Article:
Crowds, first-time skaters make new rink an early success

Springfield’s downtown arena could be open year-round.


Springfield is learning to skate.

The National Trail Parks and Recreation Department’s Chiller, the new ice rink in downtown Springfield, has been open for two months, and backers are buoyed so far by massive weekend crowds, frequent bookings for parties and a lot of recreational hockey.

“The biggest surprise is just how positive the local community has been,” said Jeremy Rogers, assistant general manager for Chiller LLC, the Columbus-based company that manages the new Springfield rink. “It’s a little unique here. In Columbus there is a lot to do, and you open a rink and people come or they don’t. In Springfield everyone has said, ‘We’re so glad you’re here.’

“It’s just been like one giant group hug, which is amazing for us to be honest.”

The rink is the final piece in an $18.5 million development plan approved by voters in 2000 that raised some of the funds for Splash Zone Aquatic Center, Carleton Davidson Stadium, improvements to Veterans Park Amphitheater and other improvements throughout Clark County.

While initial curiosity in the new rink was expected to bring early crowds, the test now is how well the facility grows the interest in recreational skating and hockey in the area, backers say.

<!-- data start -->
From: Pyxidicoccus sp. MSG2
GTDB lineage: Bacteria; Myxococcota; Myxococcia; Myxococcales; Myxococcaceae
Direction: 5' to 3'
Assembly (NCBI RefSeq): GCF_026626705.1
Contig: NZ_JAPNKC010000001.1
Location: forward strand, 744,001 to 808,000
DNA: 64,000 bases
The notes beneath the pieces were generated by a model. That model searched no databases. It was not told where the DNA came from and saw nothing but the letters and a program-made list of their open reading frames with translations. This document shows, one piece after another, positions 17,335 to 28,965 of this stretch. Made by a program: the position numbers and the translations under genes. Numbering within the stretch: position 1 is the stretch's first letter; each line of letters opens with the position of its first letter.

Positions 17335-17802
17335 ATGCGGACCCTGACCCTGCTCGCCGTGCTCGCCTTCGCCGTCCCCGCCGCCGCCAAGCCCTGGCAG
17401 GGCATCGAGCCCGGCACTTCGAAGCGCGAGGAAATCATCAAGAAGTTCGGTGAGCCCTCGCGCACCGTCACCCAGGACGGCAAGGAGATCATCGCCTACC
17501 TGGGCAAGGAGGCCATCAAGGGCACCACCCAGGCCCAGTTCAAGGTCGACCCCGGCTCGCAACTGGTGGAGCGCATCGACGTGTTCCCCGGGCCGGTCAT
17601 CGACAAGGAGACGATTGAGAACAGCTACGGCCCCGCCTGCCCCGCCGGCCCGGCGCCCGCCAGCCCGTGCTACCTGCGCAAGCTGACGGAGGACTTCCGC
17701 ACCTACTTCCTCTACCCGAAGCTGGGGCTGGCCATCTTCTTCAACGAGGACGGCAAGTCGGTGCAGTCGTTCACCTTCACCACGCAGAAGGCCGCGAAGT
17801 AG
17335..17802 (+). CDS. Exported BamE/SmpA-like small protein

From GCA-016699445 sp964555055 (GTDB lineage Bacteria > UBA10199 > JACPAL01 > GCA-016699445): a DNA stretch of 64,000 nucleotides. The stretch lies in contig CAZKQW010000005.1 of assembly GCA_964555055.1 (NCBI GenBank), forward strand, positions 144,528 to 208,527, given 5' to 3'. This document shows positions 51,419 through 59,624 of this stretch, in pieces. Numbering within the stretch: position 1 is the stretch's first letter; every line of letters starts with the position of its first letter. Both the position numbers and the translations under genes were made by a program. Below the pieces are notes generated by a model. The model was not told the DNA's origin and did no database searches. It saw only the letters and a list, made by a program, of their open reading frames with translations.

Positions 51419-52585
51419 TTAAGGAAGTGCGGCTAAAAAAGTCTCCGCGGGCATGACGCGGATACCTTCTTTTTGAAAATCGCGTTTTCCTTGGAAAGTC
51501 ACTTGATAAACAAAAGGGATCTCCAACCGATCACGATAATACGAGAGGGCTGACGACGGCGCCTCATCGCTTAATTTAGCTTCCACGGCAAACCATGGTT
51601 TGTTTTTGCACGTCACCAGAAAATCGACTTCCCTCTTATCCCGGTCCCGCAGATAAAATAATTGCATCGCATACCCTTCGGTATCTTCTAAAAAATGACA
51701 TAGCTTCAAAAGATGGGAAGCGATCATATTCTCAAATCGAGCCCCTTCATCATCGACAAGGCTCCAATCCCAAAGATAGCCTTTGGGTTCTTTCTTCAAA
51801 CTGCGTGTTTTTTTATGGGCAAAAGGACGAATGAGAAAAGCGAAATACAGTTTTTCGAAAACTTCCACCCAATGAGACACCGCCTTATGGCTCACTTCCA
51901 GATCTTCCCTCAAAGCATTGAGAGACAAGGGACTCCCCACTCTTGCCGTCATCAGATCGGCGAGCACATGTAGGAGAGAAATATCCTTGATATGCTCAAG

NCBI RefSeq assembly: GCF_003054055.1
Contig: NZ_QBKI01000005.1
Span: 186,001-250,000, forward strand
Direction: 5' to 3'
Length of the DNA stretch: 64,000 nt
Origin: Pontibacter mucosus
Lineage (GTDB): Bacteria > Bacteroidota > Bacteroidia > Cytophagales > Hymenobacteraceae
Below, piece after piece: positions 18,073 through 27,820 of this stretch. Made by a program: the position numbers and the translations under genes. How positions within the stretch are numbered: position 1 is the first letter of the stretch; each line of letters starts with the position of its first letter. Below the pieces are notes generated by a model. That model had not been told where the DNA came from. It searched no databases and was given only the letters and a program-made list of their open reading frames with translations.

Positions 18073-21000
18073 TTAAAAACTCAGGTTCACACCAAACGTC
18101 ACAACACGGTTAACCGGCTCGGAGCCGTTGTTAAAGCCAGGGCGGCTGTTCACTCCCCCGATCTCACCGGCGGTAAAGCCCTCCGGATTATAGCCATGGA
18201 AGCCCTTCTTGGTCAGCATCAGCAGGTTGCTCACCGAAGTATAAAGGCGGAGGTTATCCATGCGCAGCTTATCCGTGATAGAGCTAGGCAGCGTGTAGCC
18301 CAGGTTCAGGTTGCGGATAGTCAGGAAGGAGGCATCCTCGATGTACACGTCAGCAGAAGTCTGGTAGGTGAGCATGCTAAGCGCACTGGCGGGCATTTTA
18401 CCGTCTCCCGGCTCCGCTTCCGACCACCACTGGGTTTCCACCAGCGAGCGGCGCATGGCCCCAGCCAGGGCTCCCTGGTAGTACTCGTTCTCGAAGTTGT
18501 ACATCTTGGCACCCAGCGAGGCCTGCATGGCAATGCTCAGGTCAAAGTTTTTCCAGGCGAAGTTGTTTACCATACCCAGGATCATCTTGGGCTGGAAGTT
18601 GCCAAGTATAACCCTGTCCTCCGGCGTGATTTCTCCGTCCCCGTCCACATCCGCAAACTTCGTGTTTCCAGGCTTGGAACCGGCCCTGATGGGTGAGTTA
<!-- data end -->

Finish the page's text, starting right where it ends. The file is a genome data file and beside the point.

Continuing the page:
“The ultimate success is the number of teams that play, and they bring in tournaments and that brings in people,” said local developer Tom Loftis, who helped lead the campaign committee that sought the park district levy. “When you get to that level, you have a very broad range of success. It will take us two, three, four years.”

Beginning at 8 a.m. on the first Saturday in December, the rink hosted figure skating and then hockey lessons. Then two open-skating sessions drew 160 and 190 skaters each, enough that the rink ran out of certain sizes of rental skates. There were 13 birthday parties scheduled that weekend and a sorority from Wittenberg University booked it for an after-hours holiday party. In the middle of the afternoons that weekend, hockey teams from around Ohio and Indiana cycled through for games.

Deb Evans, 43, of Springfield, brought her children, nieces and friends to the rink for an open-skate one recent night. Her family has skated once a year on special outings, usually at Troy’s Hobart Arena. For many years, Evans said she didn’t think NTPRD was ever going to build the rink here.

“I didn’t think it was going to come to be,” she said. “But why go to Dayton or Kettering when you can come here?”

Brandon Eancheff, 14, a freshman at Shawnee High School, has begun skating in Springfield regularly in addition to his club hockey practices in Kettering and Centerville.

“I think it’s a nice hangout here for families,” he said.

NTPRD Director Leann Castillo said the plans at this point are to keep the rink open year-round.

“We have been very excited with how our community has embraced this facility,” she said.



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